The product, which has been developed by the non-profit Raspberry Pi Foundation, is a $25 credit-card sized computer based on a Broadcom chip that aims to stimulate young people’s interest in computer programming.
The deal with distributor Premier Farnell is a major coup for the UK manufacturing industry and represents a return home for the innovative British-designed Raspberry Pi, which to date has only been manufactured in China. The Sony site will initially produce over 300,000 units for customers across the world and is expected to create up to 30 additional jobs.
“Since the Raspberry Pi was launched globally in February 2012 it has been a tremendous success story," said Mike Buffham, Global Head of EDE at Premier Farnell. "The younger generation have been fascinated in learning how to build and programme their own computer device. As such we have had huge interest from educational institutions in purchasing the product, innovative design engineers who are using the computer for exciting new applications and also the general public.”
Premier Farnell has been selling the device since February this year through its brands of Farnell element14 in Europe, Newark element14 in North America and element14 in Asia Pacific, and more recently through subsidiaries CPC in the UK and MCM Electronics in the US and says there is no sign of a slow down.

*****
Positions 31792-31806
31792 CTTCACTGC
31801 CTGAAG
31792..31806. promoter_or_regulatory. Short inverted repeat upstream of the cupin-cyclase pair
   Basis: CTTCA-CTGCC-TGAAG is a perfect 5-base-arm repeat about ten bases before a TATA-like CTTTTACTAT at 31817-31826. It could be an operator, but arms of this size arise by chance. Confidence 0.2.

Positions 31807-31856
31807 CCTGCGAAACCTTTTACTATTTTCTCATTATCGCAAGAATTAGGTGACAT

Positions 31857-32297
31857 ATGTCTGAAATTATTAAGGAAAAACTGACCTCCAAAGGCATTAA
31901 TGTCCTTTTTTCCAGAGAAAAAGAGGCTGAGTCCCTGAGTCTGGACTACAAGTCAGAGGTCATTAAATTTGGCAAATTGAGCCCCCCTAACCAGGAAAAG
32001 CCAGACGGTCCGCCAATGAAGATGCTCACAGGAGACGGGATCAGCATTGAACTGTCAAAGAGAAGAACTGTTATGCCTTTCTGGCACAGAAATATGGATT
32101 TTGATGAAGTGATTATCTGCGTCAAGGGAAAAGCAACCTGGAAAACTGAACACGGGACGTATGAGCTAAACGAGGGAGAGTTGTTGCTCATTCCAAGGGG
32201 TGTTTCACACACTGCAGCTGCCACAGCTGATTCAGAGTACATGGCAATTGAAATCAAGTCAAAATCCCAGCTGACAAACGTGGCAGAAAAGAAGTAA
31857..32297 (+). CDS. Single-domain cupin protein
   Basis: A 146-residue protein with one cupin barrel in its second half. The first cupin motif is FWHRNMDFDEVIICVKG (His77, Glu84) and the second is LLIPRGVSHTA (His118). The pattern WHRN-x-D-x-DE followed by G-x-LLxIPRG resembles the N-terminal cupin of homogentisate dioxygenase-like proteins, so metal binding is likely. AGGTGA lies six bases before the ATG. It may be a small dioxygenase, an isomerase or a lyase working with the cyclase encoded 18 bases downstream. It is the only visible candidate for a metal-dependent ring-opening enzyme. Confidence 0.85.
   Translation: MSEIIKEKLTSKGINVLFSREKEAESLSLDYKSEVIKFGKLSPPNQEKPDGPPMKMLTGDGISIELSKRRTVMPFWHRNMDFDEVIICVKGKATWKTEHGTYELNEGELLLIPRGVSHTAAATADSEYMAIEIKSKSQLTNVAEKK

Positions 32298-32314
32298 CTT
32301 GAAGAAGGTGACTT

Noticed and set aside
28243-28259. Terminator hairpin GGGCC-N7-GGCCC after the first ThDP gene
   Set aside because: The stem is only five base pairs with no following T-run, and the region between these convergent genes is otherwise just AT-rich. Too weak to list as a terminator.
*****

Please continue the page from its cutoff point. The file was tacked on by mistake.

“When it came to reviewing our manufacturing strategy we were always keen to bring the production of the Raspberry Pi to the UK," said Buffham. "From the outset Sony UK Technology Centre demonstrated its enthusiasm for the product as well as its expertise in manufacturing. Their site is highly impressive and I am very confident that the team in Wales can deliver, providing us with a high-quality product, within our designated timeframe, all within budget."
Eben Upton, Co-Founder of the Raspberry Pi Foundation said: “When Pete Lomas and I built the first Raspberry Pi’s for testing last year, we